The Royal Wedding Battenberg Cake Was Created For

Many of the cakes and puddings you'll find in British cookbooks today can be linked in one way or another to the Royal Family. At the beginning of the year, a Lemon Swiss roll and amaretti trifle was crowned The Platinum Pudding in honor of the late Queen Elizabeth II's Platinum Jubilee, per the Royal Family. Before that, there was Poulet Reine Elizabeth, also known as the coronation chicken, which marked the late queen's ascension to the throne in 1953 (via The Conversation). Keep in mind, other treats and goodies were named for a variety of monarchs, including the Victoria Sponge for Queen Victoria, Queen Anne's pudding, King William's posset, as well as Queen's pudding, which later became known as apple Charlotte.

Another dessert that claims to have royal connections is the Battenberg Cake which, like many dishes that started out as something fit for a monarch, is widely enjoyed in Britain today, according to British Food and Travel. The cake is a colorful concoction made with small square logs of pink and yellow sponge cake so it looks like a colorful chessboard. It's typically held together with a layer of jam before it is blanketed by a layer of marzipan. The cake, also referred to as Domino Cake, Neapolitan Roll, or Church Window Cake, was said to have been invented to mark the wedding of Queen Victoria's granddaughter to Louis of Battenberg in 1884. The story is charming in and of itself, but how'd it originate?

The origin of the Battenberg cake

While Battenberg cake is said to be associated with the wedding of Princess Victoria to Louis of Battenberg, the first recipe for Battenberg cake wasn't actually released into the public domain until 1898, more than a decade after the wedding took place (per Food History Jottings). In fact, the recipe appeared in a book called "Saleable Shop Goods" and was written by baker Frederick Vine. During that time, he was well-known as a professional baker, author of several books, and editor of The British Baker.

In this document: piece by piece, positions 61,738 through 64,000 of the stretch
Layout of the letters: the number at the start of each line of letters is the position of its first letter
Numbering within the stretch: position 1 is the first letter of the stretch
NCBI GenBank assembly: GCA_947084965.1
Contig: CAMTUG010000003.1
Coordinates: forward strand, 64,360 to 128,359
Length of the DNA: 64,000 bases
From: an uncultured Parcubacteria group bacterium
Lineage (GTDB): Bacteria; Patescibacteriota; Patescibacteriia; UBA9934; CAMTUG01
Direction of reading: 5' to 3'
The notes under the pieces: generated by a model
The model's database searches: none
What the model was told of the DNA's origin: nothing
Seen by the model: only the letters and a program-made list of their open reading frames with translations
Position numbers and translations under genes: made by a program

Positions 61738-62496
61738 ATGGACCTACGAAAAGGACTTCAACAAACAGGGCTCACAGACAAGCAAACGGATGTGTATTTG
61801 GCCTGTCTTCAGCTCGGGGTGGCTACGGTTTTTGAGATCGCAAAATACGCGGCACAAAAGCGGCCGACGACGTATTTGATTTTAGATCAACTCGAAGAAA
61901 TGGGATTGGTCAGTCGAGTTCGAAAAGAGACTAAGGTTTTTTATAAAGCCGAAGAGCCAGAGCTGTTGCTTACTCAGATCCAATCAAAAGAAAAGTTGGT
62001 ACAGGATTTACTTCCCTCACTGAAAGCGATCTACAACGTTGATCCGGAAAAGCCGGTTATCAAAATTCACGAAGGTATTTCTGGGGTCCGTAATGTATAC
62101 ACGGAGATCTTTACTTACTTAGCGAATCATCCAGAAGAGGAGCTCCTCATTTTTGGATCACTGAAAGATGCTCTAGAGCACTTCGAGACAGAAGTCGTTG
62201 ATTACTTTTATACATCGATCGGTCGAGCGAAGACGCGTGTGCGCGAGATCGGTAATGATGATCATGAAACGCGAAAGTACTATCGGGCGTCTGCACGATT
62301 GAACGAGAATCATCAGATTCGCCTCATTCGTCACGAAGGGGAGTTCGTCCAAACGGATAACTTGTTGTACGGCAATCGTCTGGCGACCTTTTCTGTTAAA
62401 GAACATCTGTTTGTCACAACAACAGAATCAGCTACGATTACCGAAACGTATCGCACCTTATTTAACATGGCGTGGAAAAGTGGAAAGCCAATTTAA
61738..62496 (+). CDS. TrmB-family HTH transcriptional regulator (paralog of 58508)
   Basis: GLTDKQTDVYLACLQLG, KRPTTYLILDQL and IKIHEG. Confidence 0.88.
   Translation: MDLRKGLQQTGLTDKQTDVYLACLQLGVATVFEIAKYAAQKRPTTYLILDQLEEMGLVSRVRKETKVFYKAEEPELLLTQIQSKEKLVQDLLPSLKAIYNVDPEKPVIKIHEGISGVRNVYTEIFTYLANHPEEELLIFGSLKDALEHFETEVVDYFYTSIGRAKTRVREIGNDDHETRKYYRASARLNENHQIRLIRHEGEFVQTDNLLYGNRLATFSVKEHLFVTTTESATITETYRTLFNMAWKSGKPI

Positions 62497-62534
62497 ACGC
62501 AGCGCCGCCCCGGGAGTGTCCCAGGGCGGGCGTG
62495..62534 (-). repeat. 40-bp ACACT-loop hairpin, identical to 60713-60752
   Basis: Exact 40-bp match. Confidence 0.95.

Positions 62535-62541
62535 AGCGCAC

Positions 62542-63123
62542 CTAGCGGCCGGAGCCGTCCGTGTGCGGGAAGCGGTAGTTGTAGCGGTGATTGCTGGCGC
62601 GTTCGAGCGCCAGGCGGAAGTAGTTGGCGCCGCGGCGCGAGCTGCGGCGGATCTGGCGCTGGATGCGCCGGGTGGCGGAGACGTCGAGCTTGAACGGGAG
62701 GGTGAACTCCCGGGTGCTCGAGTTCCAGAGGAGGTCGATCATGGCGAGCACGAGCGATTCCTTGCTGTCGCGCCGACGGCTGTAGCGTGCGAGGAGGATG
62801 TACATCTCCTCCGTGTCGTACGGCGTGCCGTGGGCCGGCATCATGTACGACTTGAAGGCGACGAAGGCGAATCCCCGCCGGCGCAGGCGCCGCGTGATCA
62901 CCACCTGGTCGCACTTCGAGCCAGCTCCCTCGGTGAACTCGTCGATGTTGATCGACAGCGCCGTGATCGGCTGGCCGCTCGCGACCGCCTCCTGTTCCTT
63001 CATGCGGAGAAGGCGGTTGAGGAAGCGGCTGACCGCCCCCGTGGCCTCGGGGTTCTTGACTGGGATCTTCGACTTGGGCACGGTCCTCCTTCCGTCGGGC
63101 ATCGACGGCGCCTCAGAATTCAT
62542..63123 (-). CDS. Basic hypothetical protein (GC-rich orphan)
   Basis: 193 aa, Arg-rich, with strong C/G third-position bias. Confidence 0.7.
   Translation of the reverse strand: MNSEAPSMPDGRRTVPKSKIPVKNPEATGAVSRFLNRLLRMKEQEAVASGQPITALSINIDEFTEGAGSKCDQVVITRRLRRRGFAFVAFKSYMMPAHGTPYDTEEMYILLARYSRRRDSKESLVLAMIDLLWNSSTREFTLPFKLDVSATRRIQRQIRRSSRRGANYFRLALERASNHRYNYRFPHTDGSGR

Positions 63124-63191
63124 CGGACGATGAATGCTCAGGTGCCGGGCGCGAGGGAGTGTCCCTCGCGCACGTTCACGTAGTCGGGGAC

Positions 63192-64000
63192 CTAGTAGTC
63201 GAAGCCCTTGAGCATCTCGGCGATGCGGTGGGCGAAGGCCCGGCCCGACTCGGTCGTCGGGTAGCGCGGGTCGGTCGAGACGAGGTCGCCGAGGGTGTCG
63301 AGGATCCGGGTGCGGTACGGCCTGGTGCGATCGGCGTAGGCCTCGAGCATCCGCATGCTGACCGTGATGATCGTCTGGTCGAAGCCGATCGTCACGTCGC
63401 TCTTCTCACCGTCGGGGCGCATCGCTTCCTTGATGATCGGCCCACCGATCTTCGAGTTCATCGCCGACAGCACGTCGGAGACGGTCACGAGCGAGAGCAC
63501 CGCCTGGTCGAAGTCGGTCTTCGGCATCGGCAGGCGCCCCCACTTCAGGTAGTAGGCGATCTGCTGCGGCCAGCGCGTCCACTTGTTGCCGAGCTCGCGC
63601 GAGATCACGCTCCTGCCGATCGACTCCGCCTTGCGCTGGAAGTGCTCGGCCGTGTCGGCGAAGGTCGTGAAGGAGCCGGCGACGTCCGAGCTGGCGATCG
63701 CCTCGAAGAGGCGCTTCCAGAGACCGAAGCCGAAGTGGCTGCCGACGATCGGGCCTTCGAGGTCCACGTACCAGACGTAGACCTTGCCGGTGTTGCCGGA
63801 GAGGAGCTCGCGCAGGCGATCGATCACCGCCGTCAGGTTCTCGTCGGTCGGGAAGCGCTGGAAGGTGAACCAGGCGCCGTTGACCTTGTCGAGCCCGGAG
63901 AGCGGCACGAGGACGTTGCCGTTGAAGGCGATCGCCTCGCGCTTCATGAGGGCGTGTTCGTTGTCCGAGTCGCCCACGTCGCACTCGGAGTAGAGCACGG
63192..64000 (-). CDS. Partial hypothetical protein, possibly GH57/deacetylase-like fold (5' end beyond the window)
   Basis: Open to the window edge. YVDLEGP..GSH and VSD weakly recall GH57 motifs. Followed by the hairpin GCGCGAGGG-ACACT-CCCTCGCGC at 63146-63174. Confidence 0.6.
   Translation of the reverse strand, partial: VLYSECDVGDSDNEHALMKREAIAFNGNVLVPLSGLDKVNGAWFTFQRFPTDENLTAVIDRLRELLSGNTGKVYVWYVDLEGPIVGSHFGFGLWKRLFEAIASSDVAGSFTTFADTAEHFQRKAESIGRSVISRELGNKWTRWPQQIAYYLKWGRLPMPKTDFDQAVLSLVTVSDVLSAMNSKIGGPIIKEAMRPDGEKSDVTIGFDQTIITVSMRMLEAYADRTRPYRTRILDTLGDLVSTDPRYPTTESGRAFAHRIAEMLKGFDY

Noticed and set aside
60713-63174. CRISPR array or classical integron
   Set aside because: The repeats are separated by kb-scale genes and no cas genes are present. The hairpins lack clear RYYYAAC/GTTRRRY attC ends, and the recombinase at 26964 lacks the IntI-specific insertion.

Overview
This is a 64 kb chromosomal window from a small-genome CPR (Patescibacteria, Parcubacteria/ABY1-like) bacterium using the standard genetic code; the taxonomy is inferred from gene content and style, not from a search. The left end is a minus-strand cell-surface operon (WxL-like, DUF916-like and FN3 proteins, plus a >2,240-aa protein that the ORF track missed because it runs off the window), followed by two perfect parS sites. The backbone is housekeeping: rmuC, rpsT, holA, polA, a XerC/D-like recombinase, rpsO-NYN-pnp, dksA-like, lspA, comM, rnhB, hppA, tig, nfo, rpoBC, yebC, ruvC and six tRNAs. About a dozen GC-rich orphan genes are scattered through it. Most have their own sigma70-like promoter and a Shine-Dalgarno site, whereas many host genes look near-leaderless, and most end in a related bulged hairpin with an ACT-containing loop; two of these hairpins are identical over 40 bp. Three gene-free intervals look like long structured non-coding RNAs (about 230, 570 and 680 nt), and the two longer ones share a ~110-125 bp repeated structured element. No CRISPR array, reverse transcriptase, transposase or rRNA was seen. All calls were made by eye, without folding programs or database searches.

However, Vine's version of the Battenberg cake didn't look like the cake we know today. It actually looked like one end of a Rubik's cube and was made with a total of nine two-toned squares assembled in rows of three. It is likely that other, similarly-styled cakes existed during this period, which could also explain why so many names exist for this beloved pastry. 

Battenberg cakes can be made in different ways

Nowadays, just about every Battenberg cake you'll find is made nearly exactly the same way: with sponge cake that comes in two different colors, one plain and the other dyed pink, and both trimmed so that they are the same size and can be stacked (per BBC Good Food). The pieces are then brushed with apricot jam so that they stick together before a sheet of marzipan is used to bind the cake together.

It may be untraditional, but Britain's most popular bakers have been known to play with the Battenberg cake's traditional pink and white colors. In fact, British celebrity chef and "Great British Bake Off" judge, Prue Leith, jazzed up the cake to give it a vibrant orange and black checkerboard look, according to The Great British Bake Off. She also dyed the marzipan a bright orange for a showstopping dessert. On the other hand, British baking queen Mary Berry's version of Battenberg cake is more traditional, however, she makes use of nine panes instead of four, per ABC